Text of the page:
Sunday, March 9, 2014
WASHINGTON – Members of Maine's congressional delegation offered largely tepid responses to President Obama's gun-control proposals on Wednesday, with most saying they needed more details before backing contentious aspects of the sweeping plan.
Maine's delegation is, in many ways, emblematic of the political challenges the White House faces nationwide as it pursues the most aggressive package of gun-related measures in decades.
U.S. Rep. Chellie Pingree, a Democrat who represents Maine's more heavily populated and liberal-leaning southern coastal region, endorsed many elements of the president's plan. But U.S. Rep. Mike Michaud, a gun-friendly Democrat whose sprawling district is more rural and conservative than Pingree's, was noncommittal on virtually all of the proposals dealing with gun control.
Following is each member's reaction to provisions likely to require congressional approval:
SEN. ANGUS KING
King, an independent, said he was "generally supportive of the direction" of the proposals that he also described as reasonable and prudent. But King also made clear in an interview he was not yet willing to fully endorse some aspects of the president's plan.
For instance, King supports requiring background checks at gun shows but said he would want to see "common-sense exceptions" to some private, casual sales. As an example, King said he would distinguish between someone who uses the popular trader magazine Uncle Henry's to sell one gun a year versus someone who sells more frequently.
King has previously called for restrictions on magazine capacity and said Wednesday that "somewhere in the range of 10 (bullets) seems to be right." But King's equivocal stance on an assault weapons ban illustrates the uphill battle the Obama administration likely faces on the issue in Congress.
"I want to see exactly how that is worded," he said.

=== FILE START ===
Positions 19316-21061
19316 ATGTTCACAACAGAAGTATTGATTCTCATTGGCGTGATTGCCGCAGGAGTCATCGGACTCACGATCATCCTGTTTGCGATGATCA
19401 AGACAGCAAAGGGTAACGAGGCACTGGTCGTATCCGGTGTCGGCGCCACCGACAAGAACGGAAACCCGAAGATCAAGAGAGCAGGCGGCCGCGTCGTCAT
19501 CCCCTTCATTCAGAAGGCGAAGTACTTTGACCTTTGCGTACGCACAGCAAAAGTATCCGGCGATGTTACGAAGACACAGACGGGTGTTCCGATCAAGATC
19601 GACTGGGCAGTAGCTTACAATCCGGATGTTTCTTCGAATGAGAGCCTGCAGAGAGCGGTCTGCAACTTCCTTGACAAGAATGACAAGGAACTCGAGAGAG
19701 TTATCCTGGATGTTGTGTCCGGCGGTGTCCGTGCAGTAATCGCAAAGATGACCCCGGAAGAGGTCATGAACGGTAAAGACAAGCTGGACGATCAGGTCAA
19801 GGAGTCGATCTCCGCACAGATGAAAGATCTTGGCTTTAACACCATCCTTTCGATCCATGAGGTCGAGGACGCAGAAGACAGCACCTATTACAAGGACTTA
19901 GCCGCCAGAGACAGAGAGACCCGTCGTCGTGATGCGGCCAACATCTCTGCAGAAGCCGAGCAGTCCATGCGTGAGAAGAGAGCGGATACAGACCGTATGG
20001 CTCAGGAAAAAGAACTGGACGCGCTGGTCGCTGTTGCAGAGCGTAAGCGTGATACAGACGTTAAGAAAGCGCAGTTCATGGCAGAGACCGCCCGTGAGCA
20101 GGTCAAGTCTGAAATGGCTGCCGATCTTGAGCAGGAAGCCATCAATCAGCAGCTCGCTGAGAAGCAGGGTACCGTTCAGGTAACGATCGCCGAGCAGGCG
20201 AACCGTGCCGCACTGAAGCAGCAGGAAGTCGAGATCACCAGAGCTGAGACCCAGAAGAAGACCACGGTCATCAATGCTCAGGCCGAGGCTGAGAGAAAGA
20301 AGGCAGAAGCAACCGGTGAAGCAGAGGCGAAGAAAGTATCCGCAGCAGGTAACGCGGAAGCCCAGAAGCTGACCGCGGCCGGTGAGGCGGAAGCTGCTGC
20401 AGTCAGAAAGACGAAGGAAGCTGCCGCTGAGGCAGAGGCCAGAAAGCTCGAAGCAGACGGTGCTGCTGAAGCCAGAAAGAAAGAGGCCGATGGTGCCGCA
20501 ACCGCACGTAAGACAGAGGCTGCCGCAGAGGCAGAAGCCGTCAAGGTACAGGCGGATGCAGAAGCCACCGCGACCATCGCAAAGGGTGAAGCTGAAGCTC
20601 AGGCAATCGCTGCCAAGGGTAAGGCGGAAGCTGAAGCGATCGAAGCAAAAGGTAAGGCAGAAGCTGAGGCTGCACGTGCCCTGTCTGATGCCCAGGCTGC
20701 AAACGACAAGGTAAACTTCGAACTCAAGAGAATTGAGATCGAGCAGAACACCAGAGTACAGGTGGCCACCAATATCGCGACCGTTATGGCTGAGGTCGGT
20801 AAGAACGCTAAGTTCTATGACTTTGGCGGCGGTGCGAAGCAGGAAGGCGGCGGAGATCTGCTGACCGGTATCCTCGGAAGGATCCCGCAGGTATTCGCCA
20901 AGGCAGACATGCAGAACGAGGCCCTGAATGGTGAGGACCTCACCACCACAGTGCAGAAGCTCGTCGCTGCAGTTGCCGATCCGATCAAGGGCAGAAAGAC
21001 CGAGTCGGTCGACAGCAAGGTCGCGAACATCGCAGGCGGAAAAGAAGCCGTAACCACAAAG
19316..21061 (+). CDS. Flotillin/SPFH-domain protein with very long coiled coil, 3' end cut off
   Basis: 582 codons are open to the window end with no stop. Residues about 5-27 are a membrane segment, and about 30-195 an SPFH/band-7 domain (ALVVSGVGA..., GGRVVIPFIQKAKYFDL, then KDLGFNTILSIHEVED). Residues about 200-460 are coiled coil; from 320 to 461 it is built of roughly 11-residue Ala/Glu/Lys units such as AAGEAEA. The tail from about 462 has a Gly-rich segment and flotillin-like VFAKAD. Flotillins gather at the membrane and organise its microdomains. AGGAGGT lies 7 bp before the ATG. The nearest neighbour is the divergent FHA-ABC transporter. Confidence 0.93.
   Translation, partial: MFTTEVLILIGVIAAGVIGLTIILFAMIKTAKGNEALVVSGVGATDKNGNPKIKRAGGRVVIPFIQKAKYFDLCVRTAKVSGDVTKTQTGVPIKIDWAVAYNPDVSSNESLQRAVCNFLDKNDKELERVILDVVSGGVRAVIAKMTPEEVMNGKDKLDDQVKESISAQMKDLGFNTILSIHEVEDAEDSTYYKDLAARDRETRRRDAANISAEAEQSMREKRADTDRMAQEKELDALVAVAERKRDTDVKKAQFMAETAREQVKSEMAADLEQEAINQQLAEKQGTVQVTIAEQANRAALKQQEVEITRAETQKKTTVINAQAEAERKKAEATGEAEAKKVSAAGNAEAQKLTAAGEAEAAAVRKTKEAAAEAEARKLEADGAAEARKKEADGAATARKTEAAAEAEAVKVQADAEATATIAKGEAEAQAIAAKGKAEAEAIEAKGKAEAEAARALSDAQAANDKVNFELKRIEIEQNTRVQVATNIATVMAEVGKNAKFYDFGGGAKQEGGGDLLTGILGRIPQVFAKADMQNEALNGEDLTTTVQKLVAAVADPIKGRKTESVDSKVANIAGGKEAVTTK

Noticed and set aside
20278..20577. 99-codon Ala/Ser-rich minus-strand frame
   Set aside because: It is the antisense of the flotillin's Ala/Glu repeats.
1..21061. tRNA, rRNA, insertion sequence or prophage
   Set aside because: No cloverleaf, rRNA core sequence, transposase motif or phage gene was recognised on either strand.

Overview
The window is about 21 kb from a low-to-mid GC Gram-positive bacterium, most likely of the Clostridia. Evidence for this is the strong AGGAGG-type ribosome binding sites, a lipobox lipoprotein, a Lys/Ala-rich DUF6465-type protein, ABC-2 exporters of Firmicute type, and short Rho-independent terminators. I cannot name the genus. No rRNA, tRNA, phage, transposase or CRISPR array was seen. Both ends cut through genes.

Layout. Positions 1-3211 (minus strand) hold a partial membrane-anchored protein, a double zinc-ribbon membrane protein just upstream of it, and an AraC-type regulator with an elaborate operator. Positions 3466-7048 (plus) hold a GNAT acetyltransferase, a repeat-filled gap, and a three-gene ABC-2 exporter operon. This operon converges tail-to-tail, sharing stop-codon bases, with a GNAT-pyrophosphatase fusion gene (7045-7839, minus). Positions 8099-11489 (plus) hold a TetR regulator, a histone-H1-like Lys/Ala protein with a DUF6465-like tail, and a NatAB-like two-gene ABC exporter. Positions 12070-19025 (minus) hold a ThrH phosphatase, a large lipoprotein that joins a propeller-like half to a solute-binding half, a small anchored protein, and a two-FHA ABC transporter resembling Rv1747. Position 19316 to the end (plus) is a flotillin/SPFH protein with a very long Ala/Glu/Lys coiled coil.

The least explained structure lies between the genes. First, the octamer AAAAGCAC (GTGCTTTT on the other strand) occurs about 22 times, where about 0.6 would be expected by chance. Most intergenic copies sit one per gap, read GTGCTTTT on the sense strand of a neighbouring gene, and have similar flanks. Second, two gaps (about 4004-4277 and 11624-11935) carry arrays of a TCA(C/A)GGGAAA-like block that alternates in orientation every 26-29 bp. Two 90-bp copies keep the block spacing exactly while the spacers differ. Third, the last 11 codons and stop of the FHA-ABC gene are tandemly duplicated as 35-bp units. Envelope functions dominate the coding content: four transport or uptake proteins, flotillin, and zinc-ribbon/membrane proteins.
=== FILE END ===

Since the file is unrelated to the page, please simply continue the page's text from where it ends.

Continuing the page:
King said he is most concerned about the mechanics and not the appearance of a firearm, noting that a gun can look like an AK-47 but have the same firing mechanism as semiautomatic hunting rifles popular with some Maine sportsmen.
"It's the killing power not what it looks like," King said.
SEN. SUSAN COLLINS
Collins, a moderate Republican, said several of the president's proposals appear -- on the surface, at least – to be consistent with policy changes she has supported in the past. Like others in the delegation, however, Collins declined to endorse Obama's specific proposals on Wednesday.
Nevertheless, Collins was among the minority of Republicans who voted to extend the assault-weapons ban that expired in 2004, a law that she described as "carefully crafted."
Collins said Obama's 10-bullet magazine restriction "sounded reasonable."
"If that's truly what it is, then it sounds like something that I have supported twice in the past and could support again," she said.
On background checks, Collins said she would want to learn about how private sellers would access the federal database and whether it would impose an "unfair burden" on private transactions between law-abiding citizens.
"I am open to considering ways that help ensure felons and people with serious mental illnesses do not have access to guns, but I'm not sure what the best way to do that is," Collins said.
REP. MIKE MICHAUD
Michaud, a conservative, or "Blue Dog Democrat," would not take a stand on any of the president's proposals on Wednesday even when asked about them individually. He said he was "willing to consider any well-thought-out piece of legislation," however.
"I do appreciate the president's leadership in putting forward the proposals and I look forward to reviewing them thoroughly," Michaud said.
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